‘I became interested in prints because I like drawing. The simple expression of marks on a surface is both a beginning and an end and is very satisfying. Drawing can be a beautiful evolving statement of an idea and I like it when printmakers carry this freshness and energy into their work.’ 

How did you become interested in art and prints in particular?

Art wasn’t part of my childhood in semi-rural Ashwood – I was inclined to be outside most of the time, with the only distraction from this being early black and white TV after dinner.

My father’s night class charcoal drawings of Voltaire and The Discus Thrower, etc., from the National Gallery School in the late 1930s to early 1940s weren’t on our walls, but lurking in the back of his wardrobe.

Art came along when I was ready and ironically it was my father’s hidden drawings that sparked my earliest interest and attempts at drawing. The serendipitous opening of the NGV on St Kilda Road in the late 1960s had a profound effect on me since we were now living in St Kilda East. A beautiful world had opened up before my eyes. I could easily walk or catch a tram there and it all made sense.

I began Preliminary Year in Art and Design at Prahran Tech in 1972, and was able to develop ideas and techniques that I had no way of pursuing earlier. I did three more years of a Graphic Design major, with ongoing Life Drawing and electives in Printmaking and Photography also being an important part of my studies. After four years of drawing and the influence of wonderful teachers like Glenys McIntosh and Pam Hallandal, I cannot imagine my life without it and I mourn the downgrading of Drawing in educational institutes today.

I became interested in prints because I like drawing. The simple expression of marks on a surface is both a beginning and an end and is very satisfying. Drawing can be a beautiful evolving statement of an idea and I like it when printmakers carry this freshness and energy into their work.

How do you view the role of curator?

I am an artist and I became a curator by default. I like how art objects interact and (as a classic Libran) I like to arrange them. I also like stories of artists and their careers and I strive to tell these stories in the context of their art. This is how I work and I imagine it’s how others work. However, a gallery owner’s work as a curator is only part of a big job description.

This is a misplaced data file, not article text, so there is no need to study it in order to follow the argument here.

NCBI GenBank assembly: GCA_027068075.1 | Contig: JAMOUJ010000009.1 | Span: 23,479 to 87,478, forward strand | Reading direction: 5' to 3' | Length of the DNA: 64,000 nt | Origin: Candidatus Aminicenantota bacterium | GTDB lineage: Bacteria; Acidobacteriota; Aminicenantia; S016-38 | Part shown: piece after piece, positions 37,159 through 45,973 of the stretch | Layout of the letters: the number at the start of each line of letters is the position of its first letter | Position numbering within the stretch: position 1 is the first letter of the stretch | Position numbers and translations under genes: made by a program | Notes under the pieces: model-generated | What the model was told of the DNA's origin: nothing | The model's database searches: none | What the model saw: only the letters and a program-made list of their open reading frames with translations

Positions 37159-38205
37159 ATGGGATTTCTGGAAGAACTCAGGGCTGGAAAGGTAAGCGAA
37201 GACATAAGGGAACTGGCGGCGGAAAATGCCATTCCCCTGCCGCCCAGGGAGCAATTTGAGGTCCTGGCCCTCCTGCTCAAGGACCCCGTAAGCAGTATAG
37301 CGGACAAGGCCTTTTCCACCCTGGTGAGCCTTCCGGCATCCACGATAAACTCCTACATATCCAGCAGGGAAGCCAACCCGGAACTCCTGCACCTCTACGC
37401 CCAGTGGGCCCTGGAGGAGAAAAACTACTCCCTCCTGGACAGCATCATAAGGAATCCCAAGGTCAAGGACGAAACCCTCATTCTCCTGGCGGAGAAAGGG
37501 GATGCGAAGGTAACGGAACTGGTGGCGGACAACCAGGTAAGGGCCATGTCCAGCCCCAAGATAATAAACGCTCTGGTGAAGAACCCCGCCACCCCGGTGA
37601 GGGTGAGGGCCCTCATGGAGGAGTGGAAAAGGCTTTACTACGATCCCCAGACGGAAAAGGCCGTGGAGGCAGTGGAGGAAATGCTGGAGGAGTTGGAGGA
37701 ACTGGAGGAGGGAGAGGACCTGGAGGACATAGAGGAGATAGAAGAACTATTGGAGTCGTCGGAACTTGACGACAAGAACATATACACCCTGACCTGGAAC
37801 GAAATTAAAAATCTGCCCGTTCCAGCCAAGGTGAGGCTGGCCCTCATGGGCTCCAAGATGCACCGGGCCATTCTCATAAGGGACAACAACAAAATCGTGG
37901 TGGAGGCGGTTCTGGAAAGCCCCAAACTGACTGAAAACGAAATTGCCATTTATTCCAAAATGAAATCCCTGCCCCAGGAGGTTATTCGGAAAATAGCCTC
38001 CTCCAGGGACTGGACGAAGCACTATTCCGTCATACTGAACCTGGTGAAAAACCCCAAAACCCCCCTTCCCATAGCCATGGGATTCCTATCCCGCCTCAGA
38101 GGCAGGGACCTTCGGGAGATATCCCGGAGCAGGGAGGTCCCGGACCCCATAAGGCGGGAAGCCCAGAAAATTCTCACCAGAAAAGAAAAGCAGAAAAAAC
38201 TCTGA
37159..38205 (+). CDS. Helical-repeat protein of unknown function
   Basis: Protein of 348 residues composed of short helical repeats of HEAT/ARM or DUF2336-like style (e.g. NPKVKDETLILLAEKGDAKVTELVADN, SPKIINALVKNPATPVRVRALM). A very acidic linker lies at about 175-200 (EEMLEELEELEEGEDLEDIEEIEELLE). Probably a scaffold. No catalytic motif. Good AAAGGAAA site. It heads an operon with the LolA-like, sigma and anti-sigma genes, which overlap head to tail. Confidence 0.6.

When I was about 16-years-old I curated my first show in my father’s shed – it was a collection of my own Picasso copies. I have now been fortunate to put together some major shows at Metropolis Gallery in Geelong, working with a number of amazing artists including Marco Luccio, Adrian Lockhart and Andrew Chapman; the many prominent Australian printmakers around whom I have curated a number of Collectable Print shows; emerging local artists like Michael Gromm and Steve Salo; comprehensive retrospectives of Kenneth Jack, David Newbury and Bill Harding; and exhibitions in association with a number of prominent Aboriginal art centres. When I look back at each exhibition, it’s the artists’ stories that bring their exhibitions together to connect with viewers. And so it’s the role of a curator to help tell these stories in more ways than simply finding pictures to hang on the wall.

What are some of the challenges you’ve faced while working as a curator?

A curator understands how people will ‘read’ a group of works by an artist and how they can be presented in the gallery space to best advantage. An exhibition is a partnership between the artist and the gallery, with mutual respect necessary for a great result.

A simple answer might be that there are no challenges, only solutions.

What does a work day look like for you?

My working day starts at home and after the usual activities I check my diary and social media, but sometimes when hot weather is forecast, checking a bonsai before work is more important – apologies.

I usually drive but also regularly walk our dog to the gallery, so we both get a good half hour exercise. I check emails and chat with our gallery assistant if she’s working that day. After replying to emails while serving early customers and attending to anything immediate, I settle into the current exhibition management as well as keeping an eye on future planning. A lot of my day is ‘on the run’ and no two days are the same or predictable.

Upstairs we’re lucky to have our own in-house Geelong Picture Framers, so I also spend time there having a chat and making sure it’s looking good and running smoothly.

I enjoy interacting with customers, as this is an important part of running a gallery. Sometimes I might visit an artist’s studio or some galleries, or spend a quiet day working from home.

Most of my time is spent thinking of the future and staying one step ahead of what’s happening, while keeping my feet firmly on the ground in the present. You could say the drawing beneath all this is constantly changing and that’s how I like it.